- They must be living in the United States in the legal and physical custody of their United States citizen parent
An N-600 can be filed online or by mail. People in Arizona will mail their form to the USCIS Phoenix lockbox at:
P.O. Box 20100
Phoenix, AZ 85036
The filing fee for N-600 is $1,170, and this fee applies even if a person is filing as either an adopted child or the child of a veteran or member of the United States armed forces.
To become a naturalized United States citizen, a person needs to fill out all necessary forms, including USCIS Form N-400, Application for Naturalization. An applicant must already be a green card holder to complete this form and must meet certain eligibility requirements, including length of residence, continuous residence, and ability to speak and read English.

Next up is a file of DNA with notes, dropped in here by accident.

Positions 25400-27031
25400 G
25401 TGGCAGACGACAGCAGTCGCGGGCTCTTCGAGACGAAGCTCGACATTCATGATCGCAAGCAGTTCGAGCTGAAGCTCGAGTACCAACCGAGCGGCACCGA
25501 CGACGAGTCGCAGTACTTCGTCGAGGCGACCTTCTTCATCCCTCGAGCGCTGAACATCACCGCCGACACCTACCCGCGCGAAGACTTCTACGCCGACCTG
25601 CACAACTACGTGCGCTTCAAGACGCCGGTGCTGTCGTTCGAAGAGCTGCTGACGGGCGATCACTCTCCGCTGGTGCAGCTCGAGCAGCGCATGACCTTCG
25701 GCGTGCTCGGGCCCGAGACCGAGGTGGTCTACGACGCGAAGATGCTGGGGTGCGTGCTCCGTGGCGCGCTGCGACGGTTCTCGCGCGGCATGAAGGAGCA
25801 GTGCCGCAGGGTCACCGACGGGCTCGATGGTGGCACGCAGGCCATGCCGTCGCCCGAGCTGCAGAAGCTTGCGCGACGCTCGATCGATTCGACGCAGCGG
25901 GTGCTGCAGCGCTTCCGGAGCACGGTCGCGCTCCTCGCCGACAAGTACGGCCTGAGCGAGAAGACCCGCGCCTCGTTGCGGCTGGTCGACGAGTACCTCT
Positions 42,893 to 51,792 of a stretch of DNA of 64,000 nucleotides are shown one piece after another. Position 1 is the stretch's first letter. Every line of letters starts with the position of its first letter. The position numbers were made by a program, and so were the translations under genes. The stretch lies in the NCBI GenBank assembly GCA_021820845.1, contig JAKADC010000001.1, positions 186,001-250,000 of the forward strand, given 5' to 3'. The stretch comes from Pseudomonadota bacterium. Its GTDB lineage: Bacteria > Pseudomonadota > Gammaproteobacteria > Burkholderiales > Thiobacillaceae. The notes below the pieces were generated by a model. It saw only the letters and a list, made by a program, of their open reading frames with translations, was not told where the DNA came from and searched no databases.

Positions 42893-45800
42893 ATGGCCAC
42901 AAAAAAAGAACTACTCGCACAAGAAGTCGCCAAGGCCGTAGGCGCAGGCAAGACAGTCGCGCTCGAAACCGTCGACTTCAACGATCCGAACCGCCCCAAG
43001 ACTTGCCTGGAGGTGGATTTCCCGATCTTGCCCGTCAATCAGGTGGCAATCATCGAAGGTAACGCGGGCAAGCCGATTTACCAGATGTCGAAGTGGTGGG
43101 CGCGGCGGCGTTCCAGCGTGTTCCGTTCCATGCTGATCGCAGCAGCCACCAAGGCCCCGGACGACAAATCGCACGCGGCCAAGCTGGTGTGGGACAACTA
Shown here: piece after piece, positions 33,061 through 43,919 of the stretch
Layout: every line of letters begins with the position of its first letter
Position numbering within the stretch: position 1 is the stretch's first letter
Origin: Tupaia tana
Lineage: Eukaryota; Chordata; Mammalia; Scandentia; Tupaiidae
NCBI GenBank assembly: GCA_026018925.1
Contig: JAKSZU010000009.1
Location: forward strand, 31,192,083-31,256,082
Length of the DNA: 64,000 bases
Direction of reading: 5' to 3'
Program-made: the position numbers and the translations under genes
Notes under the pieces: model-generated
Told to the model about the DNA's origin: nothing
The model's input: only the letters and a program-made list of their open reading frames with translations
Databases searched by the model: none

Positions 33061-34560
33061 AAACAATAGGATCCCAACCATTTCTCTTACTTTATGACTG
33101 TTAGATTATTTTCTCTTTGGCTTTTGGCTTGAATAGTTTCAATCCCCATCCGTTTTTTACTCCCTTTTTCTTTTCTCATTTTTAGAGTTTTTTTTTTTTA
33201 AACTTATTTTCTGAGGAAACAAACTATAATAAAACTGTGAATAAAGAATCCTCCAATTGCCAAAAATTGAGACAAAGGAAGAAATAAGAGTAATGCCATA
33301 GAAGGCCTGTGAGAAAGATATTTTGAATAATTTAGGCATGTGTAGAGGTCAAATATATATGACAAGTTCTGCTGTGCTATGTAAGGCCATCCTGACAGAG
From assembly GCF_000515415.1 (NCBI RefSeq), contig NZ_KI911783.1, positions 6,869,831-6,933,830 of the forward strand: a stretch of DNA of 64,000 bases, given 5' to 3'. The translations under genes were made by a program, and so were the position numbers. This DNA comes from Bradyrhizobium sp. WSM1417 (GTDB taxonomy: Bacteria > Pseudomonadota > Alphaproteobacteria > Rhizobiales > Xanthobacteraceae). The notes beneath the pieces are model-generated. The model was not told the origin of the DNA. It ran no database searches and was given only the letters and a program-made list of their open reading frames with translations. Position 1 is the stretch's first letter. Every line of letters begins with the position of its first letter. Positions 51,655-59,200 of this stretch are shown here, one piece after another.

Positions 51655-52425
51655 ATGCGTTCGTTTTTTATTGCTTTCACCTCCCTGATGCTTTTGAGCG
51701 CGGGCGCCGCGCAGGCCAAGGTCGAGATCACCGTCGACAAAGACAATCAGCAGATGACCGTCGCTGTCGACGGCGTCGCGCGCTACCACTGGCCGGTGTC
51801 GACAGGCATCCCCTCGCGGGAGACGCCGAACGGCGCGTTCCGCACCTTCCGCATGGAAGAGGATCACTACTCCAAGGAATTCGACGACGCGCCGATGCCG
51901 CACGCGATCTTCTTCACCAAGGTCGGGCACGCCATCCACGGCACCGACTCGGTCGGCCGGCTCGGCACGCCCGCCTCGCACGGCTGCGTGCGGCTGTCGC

To apply for a green card, a person must be eligible under certain categories. A person can receive a green card through family if they are the immediate relative of a United States citizen (meaning the spouse of a United States citizen, an unmarried child of a United States citizen who is under 21 years of age , or a parent at least 21 years of age of a United States citizen), another relative of a United States citizen or lawful permanent resident under certain family-based preference categories (meaning the family member of a United States citizen such as the unmarried son or daughter of a United States citizen who is 21 years of age or older, a married son or daughter of a United States citizen, the brother or sister of a United States citizen who is at least 21 years of age, or the family member of a lawful permanent resident who is the spouse of a lawful permanent resident, an unmarried child under 21 years of age of a lawful permanent resident, or an unmarried son or daughter of a lawful permanent resident who is 21 years of age or older), the fiancé(e) of a United States citizen or the fiancé(e)’s child (meaning a person admitted to the United States as a fiancé(e) of a U.S. citizen [also known as a K-1 nonimmigrant] or a person admitted to the United States as the child of a fiancé(e) of a United States citizen [also known as a K-2 nonimmigrant]), the widow(er) of a United States citizen (meaning the widow or widower of a United States citizen who was married to a United States citizen spouse at the time their spouse died), or a Violence Against Women Act of 1994 (VAWA) self-petitioner victim of battery or extreme cruelty (meaning an abused spouse of a United States citizen or lawful permanent resident, an abused child [who is also unmarried and under 21 years of age] of a United States citizen or lawful permanent resident, or the abused parent of a United States citizen).